One amongst the masterpieces crafted by him, which allows us enough space to Reconstruct the film through our point of view towards life. I must say, it is one of those few films, which leave us feeling so refreshed, so optimistic about the Present. The Future may promise finer things in life, but stay with this moment. 

I say, “Let yourself be directed up and down the narrow path through the golden wheat fields, drooping and swaying beneath the weight of their ripe, golden harvest…..it is the real country, picturesque, profoundly characteristic and feel the most intimate experience of your life”. “A stunningly lyrical and eloquent exploration” says, The New York Times. Winner of Best film – Venice Film Festival, this is about a filmmaker from Tehran who travels to a remote, serene looking mountain village. He has secret plans to record a local ritual ceremony surrounding an old dying woman (behind the blue window of a tiny house). A young boy, Farzad becomes his guide, who ultimately becomes his source of information – the informant on the old woman’s journey towards death – she did not take the soup tonight, She did not speak to anyone etc… Convincing the locals that they are archaeologists looking for some buried treasure, the filmmaker attempts to befriend the villagers with mixed results. As the rustling wind, golden light and deep shadows of the village cast an alluring spell, the deathwatch drags on much to the irritation of his crew and the old woman stubbornly clings to life, differences within the family (the boy belongs to) settles down, leaving the protagonist well deservedly transformed…..he realizes that he has no right to intrude upon a family’s privacy and its rituals,especially, when it is under an emotional hit, due to a grievous event – death !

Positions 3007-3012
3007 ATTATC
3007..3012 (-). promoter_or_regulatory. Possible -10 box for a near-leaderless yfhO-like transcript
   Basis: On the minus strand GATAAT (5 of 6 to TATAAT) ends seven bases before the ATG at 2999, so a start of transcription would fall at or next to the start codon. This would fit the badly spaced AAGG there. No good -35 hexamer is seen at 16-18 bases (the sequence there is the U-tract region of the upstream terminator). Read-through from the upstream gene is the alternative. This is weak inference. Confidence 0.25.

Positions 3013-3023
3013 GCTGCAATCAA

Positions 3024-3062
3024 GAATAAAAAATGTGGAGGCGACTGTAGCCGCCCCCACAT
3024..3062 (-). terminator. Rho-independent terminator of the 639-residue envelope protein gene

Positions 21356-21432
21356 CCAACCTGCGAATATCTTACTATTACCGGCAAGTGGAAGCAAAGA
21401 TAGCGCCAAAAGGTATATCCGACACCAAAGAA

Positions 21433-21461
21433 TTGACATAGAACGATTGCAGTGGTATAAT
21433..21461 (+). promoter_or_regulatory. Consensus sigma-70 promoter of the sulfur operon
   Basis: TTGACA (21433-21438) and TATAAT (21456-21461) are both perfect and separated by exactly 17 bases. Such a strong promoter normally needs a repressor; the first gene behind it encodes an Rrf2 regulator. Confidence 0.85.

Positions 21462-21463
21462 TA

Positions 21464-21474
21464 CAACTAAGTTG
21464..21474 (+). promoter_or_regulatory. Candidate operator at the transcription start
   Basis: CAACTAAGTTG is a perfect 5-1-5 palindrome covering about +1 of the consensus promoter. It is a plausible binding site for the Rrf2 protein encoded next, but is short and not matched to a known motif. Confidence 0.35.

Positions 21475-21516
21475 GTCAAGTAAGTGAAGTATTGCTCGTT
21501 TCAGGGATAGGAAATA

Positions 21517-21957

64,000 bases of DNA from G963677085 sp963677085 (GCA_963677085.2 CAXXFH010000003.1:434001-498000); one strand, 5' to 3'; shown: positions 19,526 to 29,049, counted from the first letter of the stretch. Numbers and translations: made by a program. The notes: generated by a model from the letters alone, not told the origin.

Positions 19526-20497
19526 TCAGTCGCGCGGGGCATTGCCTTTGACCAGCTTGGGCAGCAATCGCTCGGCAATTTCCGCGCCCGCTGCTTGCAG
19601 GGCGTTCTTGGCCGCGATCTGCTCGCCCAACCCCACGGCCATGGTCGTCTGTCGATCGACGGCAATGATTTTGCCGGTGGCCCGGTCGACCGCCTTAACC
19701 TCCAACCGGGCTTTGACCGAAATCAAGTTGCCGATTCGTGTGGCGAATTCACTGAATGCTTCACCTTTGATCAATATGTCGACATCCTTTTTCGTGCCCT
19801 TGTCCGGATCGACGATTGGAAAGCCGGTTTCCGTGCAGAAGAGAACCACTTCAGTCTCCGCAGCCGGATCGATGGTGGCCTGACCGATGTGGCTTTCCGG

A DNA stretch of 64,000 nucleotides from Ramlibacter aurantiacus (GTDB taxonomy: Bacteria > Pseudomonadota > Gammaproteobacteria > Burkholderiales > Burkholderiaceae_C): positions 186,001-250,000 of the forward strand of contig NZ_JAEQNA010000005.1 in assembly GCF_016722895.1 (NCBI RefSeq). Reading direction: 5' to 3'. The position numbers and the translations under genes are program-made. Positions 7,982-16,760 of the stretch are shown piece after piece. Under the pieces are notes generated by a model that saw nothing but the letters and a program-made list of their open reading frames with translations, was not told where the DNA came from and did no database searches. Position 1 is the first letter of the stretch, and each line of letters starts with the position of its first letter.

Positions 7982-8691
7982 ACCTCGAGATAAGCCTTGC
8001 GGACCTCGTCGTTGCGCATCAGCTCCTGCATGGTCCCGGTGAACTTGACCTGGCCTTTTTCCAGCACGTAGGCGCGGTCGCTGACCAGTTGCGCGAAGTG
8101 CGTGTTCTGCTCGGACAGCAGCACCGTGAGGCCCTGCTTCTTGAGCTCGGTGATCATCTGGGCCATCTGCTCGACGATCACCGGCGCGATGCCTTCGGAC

taste.gif “Taste of Cherry”, 

Winner of the Palme d’Or at the 1997 Cannes Film Festival, is an emotionally complex, subtly disturbing meditation on life and death. It reflects the helplessness of humans who are burdened with Life, who are trying to break away from the inexplicable canvas of varied problems in life, loneliness- could be one of them, who constantly search for some kind of wordily, gestures-led comfort from other humans. Middle-aged Mr Badii drives through the hilly outskirts of Tehran – searching for someone to rescue or bury him.

{link:Taste of Cherry(1997), a mythic tale told in the simplest terms but containing a complicated concept of suicide possibly alien to both eastern and western cultures. A desperate man bent on committing suicide attempts to enlist the help of someone to make sure he is buried, dead and not alive. Can he find a compassionate man to do him such an unusual favour in exchange for a large monetary reward? A simple idea, almost an Aesopian tale, but one that branches off into complex dimensions and sub-themes relating to the human condition, the legitimacy of the act of suicide, and many other meanings.

where_is_the_friends_home.jpg 

The movie,”Where is the friend’s Home?”, Rakesh says, is a beautiful meditation of general humanitarianism coupled with care and compassion and at the same time undaunted by meaning-less opinions and un-understanding adults. The movie ends on a note of triumph but not as expected by the kid.

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{Our expert : Alok Celebration of Short films}